Like an Ice-Cold bottle of Nuka-Cola, Nuka-World—the sixth and final expansion for Fallout 4—is a refreshing swill. As a parody of Walt Disney World and a celebration of all things Nuka-Cola, Nuka-World is set in the eponymous amusement park that (seriously) doesn't take itself too seriously. It's a place where mirelurks are Nuka-lurks, robotic sentinels blast you with neon-blue Nuka-Cola shots, and some raiders are dressed like extras from Joker's gang. This expansion can get flat over time, but it goes down sweet and is delightfully fizzy.
Actually getting to Nuka-World, though, is easier said than done. After repairing and boarding the Nuka-Express monorail, located southwest of Sanctuary and slightly off the world map, you'll step off at the Nuka-World train station, only to be vaulted right into a series of trials. I won't spoil too much about what happens, but let's just say that the trials seem built by a devilish modder who had way too much time with the game's workshop editor. But eventually, with some aid, you'll become the overboss of a ragtag group of raiders who control Nuka-Town, the central hub of the Nuka-World theme park.
From there, the main objective is to conquer the remaining parks—Galactic Zone, Dry Rock Gulch, Kiddie Kingdom, and Safari Adventure—in the name of the raiders… or not. You're free to wipe out the raiders if you don't particularly care for the drama between the three raider groups or for their enslavement and entrapment of innocent traders. That said, doing so weakens the connective thread of Nuka-World's story as there is no way of conquering or allying with the other inhabitants in the other parks on behalf of, say, the traders. Resolving some of the plot threads in the other parks lead to dialogue options that assume you're with the raiders without considering whether you actually are or not.
Otherwise, the only quests that hold the expansion together are based on collectibles, chiefly gathering park medallions and finding hidden Cappy tags around the theme park. By using special glasses given by character who you may recognize from Fallout 3, you can uncover all the letters of a password that unlocks a door that reveals the backstory of Nuka-Cola's founder. Anyone who wishes to learn more about one of the most important pieces of Fallout's lore will certainly appreciate this quest, though the pivotal decision you need to make at the end of it is rather forced.
The other collectible quest is based on gathering Star Core computer panels, which are mainly used to deactivate the robot army patrolling the Galactic Zone. But you can opt to collect all 35 Star Cores spread throughout the park to obtain a special Power Armor suit, tantalizingly locked behind a display case. However, the only clues you're given are where they are in a general area and the clue for five of them pretty much boils down to “Well, they can be anywhere in Nuka-World!” Thanks, game, that helps a lot…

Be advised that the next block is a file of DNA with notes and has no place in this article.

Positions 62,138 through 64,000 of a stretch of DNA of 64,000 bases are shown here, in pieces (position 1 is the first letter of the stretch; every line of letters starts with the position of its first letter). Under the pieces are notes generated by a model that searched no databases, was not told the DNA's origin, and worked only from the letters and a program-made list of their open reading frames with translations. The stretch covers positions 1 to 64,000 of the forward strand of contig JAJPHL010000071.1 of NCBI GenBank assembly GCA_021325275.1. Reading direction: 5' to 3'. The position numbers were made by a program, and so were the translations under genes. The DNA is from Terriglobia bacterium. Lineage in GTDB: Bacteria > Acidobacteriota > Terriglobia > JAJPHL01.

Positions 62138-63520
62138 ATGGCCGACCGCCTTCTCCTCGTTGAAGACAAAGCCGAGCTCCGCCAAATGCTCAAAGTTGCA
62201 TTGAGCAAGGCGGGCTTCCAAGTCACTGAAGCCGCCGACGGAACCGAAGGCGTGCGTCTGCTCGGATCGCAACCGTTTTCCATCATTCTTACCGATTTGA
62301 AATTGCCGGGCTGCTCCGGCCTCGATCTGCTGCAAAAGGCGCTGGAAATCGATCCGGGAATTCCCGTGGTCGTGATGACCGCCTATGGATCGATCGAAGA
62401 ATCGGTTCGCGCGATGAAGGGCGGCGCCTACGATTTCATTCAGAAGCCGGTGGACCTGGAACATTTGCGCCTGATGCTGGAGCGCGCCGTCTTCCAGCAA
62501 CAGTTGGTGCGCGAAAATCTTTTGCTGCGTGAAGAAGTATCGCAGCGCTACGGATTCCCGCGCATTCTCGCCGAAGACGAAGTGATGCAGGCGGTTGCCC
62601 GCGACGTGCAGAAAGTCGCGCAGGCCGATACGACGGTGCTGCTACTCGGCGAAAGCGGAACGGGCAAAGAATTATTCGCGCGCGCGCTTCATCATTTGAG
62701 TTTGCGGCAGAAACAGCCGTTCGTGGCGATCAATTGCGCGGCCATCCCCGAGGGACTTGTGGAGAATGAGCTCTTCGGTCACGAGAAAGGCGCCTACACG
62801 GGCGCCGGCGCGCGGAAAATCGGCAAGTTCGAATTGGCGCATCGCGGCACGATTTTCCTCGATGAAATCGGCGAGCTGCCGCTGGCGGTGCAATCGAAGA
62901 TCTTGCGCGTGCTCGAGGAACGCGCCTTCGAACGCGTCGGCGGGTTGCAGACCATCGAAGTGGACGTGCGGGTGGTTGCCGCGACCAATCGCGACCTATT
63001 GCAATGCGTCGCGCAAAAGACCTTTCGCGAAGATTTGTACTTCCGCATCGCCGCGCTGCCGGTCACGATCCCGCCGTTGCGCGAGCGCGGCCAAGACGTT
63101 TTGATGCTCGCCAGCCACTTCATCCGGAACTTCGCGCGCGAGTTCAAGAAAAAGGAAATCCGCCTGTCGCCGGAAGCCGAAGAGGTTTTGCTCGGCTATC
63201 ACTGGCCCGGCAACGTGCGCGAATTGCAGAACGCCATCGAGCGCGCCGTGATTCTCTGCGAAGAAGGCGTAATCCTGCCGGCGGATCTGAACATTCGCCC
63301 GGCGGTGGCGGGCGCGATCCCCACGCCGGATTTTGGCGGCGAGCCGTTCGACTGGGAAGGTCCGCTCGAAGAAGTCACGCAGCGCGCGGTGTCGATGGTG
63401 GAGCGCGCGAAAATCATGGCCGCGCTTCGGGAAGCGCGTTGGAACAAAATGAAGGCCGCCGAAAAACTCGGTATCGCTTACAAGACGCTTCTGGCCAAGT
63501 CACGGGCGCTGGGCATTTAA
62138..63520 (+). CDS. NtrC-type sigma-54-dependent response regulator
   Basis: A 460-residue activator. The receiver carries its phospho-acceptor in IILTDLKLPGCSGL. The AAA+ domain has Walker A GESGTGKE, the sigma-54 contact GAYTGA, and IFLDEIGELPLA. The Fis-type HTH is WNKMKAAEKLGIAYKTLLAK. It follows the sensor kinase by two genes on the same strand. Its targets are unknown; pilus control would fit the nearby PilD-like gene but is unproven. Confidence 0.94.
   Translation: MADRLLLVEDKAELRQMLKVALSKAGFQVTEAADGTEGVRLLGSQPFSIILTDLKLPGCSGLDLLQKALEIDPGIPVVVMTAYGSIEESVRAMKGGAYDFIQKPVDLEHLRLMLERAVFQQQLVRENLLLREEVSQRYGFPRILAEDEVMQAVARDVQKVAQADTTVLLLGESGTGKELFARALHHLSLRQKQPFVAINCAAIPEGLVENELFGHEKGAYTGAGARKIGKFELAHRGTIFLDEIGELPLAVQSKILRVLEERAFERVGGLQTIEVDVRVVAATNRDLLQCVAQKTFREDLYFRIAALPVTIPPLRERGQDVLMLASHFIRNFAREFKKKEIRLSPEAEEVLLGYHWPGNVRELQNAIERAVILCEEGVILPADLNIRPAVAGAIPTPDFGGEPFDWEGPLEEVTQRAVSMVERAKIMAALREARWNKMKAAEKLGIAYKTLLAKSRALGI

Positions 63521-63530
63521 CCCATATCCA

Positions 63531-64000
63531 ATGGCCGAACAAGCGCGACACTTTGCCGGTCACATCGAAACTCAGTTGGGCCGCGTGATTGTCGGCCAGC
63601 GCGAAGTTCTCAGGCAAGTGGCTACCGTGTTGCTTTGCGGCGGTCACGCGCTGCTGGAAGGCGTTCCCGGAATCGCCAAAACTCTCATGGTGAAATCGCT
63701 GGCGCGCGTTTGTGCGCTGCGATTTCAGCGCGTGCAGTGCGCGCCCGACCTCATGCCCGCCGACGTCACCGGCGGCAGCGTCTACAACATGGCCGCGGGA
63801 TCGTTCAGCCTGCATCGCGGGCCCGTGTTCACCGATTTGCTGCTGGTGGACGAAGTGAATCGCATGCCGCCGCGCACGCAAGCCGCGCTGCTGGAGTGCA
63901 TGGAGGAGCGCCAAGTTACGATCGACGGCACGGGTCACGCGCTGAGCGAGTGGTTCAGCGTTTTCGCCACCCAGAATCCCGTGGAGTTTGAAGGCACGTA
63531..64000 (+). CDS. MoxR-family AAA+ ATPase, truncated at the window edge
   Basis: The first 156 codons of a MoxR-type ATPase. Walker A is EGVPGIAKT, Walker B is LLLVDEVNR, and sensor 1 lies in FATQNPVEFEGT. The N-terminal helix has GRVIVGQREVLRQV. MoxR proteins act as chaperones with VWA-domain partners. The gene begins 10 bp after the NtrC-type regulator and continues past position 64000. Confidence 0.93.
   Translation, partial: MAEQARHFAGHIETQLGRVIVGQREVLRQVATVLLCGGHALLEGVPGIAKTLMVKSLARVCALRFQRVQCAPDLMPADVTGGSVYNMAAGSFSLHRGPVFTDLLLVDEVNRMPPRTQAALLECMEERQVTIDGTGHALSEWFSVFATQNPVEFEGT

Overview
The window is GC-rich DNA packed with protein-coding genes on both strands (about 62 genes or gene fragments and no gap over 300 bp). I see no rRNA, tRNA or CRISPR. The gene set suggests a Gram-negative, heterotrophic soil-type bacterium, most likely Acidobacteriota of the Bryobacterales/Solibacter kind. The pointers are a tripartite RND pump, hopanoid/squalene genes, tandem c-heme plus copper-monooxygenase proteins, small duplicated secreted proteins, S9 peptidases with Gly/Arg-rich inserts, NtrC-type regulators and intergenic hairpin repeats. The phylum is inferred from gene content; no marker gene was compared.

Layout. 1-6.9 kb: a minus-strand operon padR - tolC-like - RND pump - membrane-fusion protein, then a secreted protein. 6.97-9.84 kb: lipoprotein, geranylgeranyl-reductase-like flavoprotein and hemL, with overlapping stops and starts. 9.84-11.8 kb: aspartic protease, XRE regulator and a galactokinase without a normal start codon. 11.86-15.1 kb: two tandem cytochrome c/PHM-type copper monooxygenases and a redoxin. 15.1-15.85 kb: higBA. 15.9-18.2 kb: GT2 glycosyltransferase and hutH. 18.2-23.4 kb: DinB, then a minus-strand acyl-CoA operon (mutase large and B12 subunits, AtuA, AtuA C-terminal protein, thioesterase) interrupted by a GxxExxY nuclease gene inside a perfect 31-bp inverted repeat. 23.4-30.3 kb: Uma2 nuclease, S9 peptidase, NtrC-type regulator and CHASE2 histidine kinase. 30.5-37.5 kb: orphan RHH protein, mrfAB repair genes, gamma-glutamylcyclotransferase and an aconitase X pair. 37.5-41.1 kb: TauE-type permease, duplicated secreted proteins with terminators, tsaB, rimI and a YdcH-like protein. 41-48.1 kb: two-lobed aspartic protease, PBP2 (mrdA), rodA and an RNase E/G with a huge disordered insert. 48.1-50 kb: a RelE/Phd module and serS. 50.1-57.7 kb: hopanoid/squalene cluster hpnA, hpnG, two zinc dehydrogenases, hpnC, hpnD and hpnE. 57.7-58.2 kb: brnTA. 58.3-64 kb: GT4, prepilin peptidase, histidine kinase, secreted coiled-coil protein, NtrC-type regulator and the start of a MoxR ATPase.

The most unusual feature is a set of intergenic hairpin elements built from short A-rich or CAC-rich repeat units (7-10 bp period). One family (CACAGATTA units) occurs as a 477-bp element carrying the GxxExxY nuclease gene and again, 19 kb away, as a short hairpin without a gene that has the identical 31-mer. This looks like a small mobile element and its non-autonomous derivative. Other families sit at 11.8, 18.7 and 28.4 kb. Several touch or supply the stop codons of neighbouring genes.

But on the bright side, each area of the theme park has a unique questline that riffs on classic pop culture. My favorites of the lot center around a Tarzan-like character in Safari Adventure and a magician in Kiddie Kingdom that reminds of The Riddler. And Galactic Zone itself has several interesting exhibits that are surprisingly dense and even include a ride-able roller coaster in Nuka-Galaxy once the power to the entire area is restored. Outside of the park, one storyline spoofs scientology to ridiculously comical effect.
Better yet, Nuka-Town itself features a Nuka-Cade that contains Fallout-themed variations of classic games like skeeball, hoops, a shooting range, and whack-a-mole. Performing well in these mini-games will give you a wealth of tickets, which also can be found laying about the theme park in rolls, that can be redeemed for prizes. There's nothing stopping you from cheating, though, by simply dropping the ball in the 70-point corner pocket in skeeball or whacking the moles with a combat knife instead of the intended hammer.
Beyond that, Nuka-World adds several new parts that you can find in the workshop editor. The best of the bunch is the Nuka-Mixer machine that you find peppered around the park and allows you to combine all of the varieties of Nuka flavor—Grape, Orange, Cherry, Quartz, Quantum, Wild, Dark, Victory—into other more interesting, more powerful brews. Nuka-Cide in particular is one of the best cure-all buffs that you can create in general (and the Nuka-Cola vending machines continually restock in Nuka-World). In the workshop editor, you'll have access to all of the Nuka-Cade machines too, though you unfortunately won't have any rollercoaster parts.
Nuka-World may not have a storyline that is as significant and connective as Far Harbor's, but it still ranks as one of the better expansions for Fallout 4. Instead of ending the game with a heavy, emotional finale, Nuka-World is a humorous excursion that's feels like a well-deserved, fun-filled Nuka-vacation. (A Nuka-cation?!) As a world of refreshment, it certainly does the trick.